Photograph of TS Eliot in 1934, by Lady Ottoline Morrell

By 1927-8, there was general sense of ownership of Beethoven’s music throughout western high culture, among writers and even visual artists, as well as musicians. He had become the touchstone of musical greatness, expressiveness and profundity, his music regarded as one of the great pinnacles of western art as a whole. TS Eliot’s Four Quartets are a leading example of this. Eliot’s final long poems were published as a set in 1944, but had previously appeared separately as follows:

Burnt Norton - April 1936; East Coker 21 march 1940; The Dry Salvages 27 February 1941; Little Gidding 15 October 1942

Writing to Pamela Murray in February 1938, Eliot said that outside his current interest in the theatre, ‘I am interested (Burnt Norton) in possible approximations to musical form and musical effect.’ In The Music of Poetry (1942), Eliot observed that ‘The use of recurrent themes is as natural to poetry as to music…There are possibilities of transitions in a poem comparable to the different movements of a symphony or a quartet; there are possibilities of contrapuntal arrangement of subject-matter.’ It has seemed to many that, as Eliot said himself, Four Quartets embodies ‘what the poem points at, (this) and not the poetry, seems to be the thing to try for. To get beyond poetry, as Beethoven, in his later works, strove to get beyond music.’ In 1961, Eliot’s secretary, in reply to an enquiry, said that ‘the form had originally been suggested to him by musical quartets, which are so called because they are scored for four instruments… she had particularly in mind the late quartets of Beethoven.’ In Poetry and Propaganda (1930), Eliot said: ‘Those of us who love Beethoven find in his music something that we call its meaning, though we cannot confine it in words: but it is this meaning which fits it in, somehow, to our whole life: which makes it an emotional exercise and discipline, and not merely an appreciation of virtuosity.’

In 1931, TS Eliot corresponded with the young Stephen Spender (1909-1995) about the A minor Quartet in particular, which Eliot had been listening to through the Léner String Quartet’s gramophone records. He described it as ‘quite inexhaustible to study’. Spender’s wife, Natasha, was a pianist, and in August 1942 played some of Beethoven’s sonatas to Eliot. She later recalled discussing Beethoven’s music with him during the writing of Four Quartets.  In February 1943, Eliot wrote to Edwin Muir about Little Gidding, the last of the cycle, and also the poem Eliot initially had most doubts about: ‘Thank you very much for your kind and penetrating review in The New States man. You are quite right in supposing that the Beethoven late quartets were present in the background.’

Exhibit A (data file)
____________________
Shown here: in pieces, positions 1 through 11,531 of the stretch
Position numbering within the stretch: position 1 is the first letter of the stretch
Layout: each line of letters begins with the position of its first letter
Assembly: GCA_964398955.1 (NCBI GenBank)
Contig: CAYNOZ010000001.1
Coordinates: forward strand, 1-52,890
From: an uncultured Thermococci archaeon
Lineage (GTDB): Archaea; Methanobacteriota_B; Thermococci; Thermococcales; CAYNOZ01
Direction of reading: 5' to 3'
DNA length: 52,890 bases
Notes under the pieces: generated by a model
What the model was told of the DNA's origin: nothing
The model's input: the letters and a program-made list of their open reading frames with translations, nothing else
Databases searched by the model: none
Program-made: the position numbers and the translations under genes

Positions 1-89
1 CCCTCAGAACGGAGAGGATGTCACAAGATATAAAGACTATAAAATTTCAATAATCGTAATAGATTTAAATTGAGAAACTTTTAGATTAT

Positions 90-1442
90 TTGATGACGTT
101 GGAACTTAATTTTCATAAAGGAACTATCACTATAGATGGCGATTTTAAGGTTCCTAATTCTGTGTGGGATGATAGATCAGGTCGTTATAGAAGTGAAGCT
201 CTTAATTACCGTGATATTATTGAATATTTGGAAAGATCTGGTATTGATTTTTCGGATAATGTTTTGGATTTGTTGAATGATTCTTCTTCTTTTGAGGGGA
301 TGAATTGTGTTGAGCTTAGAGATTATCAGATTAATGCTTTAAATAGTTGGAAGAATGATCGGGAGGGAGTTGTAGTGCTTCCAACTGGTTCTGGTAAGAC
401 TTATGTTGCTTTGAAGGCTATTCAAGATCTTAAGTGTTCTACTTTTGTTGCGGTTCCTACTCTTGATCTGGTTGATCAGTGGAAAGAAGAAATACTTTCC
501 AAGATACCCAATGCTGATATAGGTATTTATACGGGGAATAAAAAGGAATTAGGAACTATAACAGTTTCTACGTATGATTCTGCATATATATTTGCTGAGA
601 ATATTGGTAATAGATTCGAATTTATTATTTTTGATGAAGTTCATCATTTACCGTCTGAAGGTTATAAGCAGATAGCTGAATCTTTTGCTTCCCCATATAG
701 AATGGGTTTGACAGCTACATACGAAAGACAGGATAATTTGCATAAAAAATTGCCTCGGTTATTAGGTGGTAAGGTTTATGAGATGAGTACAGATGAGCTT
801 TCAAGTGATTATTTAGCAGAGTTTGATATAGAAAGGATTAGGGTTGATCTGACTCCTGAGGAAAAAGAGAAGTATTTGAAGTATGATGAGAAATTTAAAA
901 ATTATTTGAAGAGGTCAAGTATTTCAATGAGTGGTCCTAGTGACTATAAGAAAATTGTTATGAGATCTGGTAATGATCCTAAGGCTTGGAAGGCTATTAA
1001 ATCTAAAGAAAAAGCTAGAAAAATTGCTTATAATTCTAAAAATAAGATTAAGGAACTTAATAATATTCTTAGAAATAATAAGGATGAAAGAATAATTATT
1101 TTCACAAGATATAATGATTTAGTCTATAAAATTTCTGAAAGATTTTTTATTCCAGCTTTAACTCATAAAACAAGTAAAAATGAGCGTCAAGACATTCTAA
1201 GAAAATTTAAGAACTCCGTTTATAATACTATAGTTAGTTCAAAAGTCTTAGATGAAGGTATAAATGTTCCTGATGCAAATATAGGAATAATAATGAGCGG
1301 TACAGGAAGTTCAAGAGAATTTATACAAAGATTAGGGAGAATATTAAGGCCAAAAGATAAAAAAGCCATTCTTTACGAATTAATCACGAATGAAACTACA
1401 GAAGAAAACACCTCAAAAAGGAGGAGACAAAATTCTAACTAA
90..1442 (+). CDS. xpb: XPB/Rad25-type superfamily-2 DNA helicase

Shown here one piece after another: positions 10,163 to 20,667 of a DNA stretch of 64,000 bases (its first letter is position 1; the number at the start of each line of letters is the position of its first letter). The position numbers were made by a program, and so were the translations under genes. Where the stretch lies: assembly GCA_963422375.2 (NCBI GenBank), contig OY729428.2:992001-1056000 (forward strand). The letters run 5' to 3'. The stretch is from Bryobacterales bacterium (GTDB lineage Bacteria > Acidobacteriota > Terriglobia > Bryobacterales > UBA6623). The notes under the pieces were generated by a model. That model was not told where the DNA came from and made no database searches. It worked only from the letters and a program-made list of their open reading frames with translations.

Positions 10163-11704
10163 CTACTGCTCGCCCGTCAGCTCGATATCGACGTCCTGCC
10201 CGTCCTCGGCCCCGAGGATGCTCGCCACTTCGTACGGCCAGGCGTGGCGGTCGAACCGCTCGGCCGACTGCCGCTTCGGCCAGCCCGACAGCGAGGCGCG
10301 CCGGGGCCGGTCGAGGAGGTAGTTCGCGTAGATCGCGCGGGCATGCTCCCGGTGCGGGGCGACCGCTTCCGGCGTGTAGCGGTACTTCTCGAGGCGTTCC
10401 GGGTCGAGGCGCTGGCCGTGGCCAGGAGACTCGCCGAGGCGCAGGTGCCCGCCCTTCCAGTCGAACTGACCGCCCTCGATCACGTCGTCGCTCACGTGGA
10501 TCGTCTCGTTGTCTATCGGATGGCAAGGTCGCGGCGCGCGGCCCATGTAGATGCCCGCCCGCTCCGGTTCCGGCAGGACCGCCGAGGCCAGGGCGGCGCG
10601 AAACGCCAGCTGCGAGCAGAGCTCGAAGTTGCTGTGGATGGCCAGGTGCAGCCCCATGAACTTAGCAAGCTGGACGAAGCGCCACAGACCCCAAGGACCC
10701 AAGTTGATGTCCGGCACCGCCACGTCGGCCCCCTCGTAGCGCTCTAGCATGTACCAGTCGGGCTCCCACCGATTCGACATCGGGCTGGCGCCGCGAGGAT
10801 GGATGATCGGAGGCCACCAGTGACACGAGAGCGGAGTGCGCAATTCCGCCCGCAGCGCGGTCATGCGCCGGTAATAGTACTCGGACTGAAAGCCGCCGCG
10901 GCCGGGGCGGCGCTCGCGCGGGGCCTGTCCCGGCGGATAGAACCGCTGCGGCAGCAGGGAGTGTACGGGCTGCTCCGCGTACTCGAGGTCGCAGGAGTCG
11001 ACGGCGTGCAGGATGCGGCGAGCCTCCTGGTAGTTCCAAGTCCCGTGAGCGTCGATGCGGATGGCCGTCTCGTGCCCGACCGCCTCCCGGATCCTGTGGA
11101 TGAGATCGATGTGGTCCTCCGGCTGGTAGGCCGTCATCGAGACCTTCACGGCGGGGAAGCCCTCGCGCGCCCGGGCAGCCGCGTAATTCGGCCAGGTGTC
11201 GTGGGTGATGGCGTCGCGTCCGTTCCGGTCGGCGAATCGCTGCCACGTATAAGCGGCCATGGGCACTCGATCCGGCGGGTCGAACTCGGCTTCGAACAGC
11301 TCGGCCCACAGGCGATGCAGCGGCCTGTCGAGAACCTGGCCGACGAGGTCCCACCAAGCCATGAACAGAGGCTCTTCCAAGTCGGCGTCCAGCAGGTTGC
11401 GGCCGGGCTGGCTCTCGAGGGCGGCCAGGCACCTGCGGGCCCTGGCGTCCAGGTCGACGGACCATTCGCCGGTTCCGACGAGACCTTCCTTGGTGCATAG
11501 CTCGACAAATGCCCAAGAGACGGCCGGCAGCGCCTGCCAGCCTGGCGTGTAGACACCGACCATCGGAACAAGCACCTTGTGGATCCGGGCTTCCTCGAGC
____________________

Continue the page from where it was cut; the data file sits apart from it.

JWN Sullivan

It seems appropriate to end with a quotation form JWN Sullivan’s Beethoven: His Spiritual Development, a very influential book in the English speaking world by a man who was not a musicologist, not even a professional music critic or journalist, but a writer on scientific and literary subjects. Speaking of the multi-movement late quartets, Sullivan comments as follows:

In these quartets, the movements radiate, as it were, from a central experience. They do not represent stages in a journey, each stage being independent and existing in its own right. They represent separate experiences, but the meaning they take on in the quartet is derived from their relation to a dominating central experience.  This is characteristic of the mystic vision, to which everything in the world appears unified in the light of one fundamental experience. In these quartets, Beethoven is not describing to us a spiritual history: he is presenting to us a vision of life. In each quartet, many elements are surveyed, but from one central point of view… It is not any kinship between the experiences described in the separate movements themselves, but the light in which they are seen, that gives to these works their profound homogeneity. Without this unity, the quartets could only appear incoherent and capricious. And yet, although the unity possessed by these quartets is of this subtle kind, it is remarkable how generally it has been perceived.’ JWN Sullivan: Beethoven: His Spiritual Development (1927) Cape edition, 1930, pp.227-228

The Sonata in E flat, Op. 31, No. 3, dating from 1801/2, was played by Robert Blackburn, two movements before Nathan’s talk, and two after. This four movement sonata is conspicuous in having no slow movement as such. The Minuet and Trio stand in place of one. The four movements are:

Allegro  (in E flat)

Scherzo: Allegretto vivace (in A flat)

Menuetto e Trio (moderato e grazioso, in E flat)

Finale: Presto con fuoco (in E flat)

 

© Dr Robert Blackburn 2017 and Dr Nathan Waddell 2016, based on notes taken from Dr Nathan Waddell’s talk, together with many additions and amplifications

 

General Bibliography

Year of publication

Forster, E.M. - Howards End; 1910

Forster, E.M. - Aspects of the Novel; 1927

Wells, H.G. - Tono-Bungay; 1915

Woolf, Virginia - The Voyage Out; 1915 (begun 1907)

Conrad, Joseph - Victory; 1915

Richardson, Dorothy - The Tunnel (Vol 4 of the Pilgrimage series); 1919

Rolland, Romain - Jean-Christophe: novel sequence in ten volumes, 1904-12, English translation in four volumes by Gilbert Cannan, 1911-13

Joyce, James - Ulysses (for Sirens chapter); 1922

Huxley, Aldous - Point Counter Point; 1928

Eliot, T.S. - Four Quartets; 1944 (complete)

Eliot, T.S. (ed. Christopher Ricks an Jim McCue) - The Poems of T.S. Eliot: The Annotated Text; 2015

Sullivan, J.W.N. - Beethoven: His Spiritual Development; 1927         

Newman, Ernest - The Unconscious Beethoven; 1927

Mann, Thomas - Doctor Faustus; 1947 (original German text) 1949 (Helen T. Lowe Porter’s English translation)

Mann, Thomas - The Genesis of a Novel (Doctor Faustus), (Secker and Warburg); 1961

Fischer, Edwin - Beethoven’s Piano Sonatas: A Guide for Students and Amateurs; 1958

Rosen, Charles - Beethoven’s Piano Sonatas: A Short Companion; 2002

Dubois, Pierre - Music in the Georgian Novel; 2015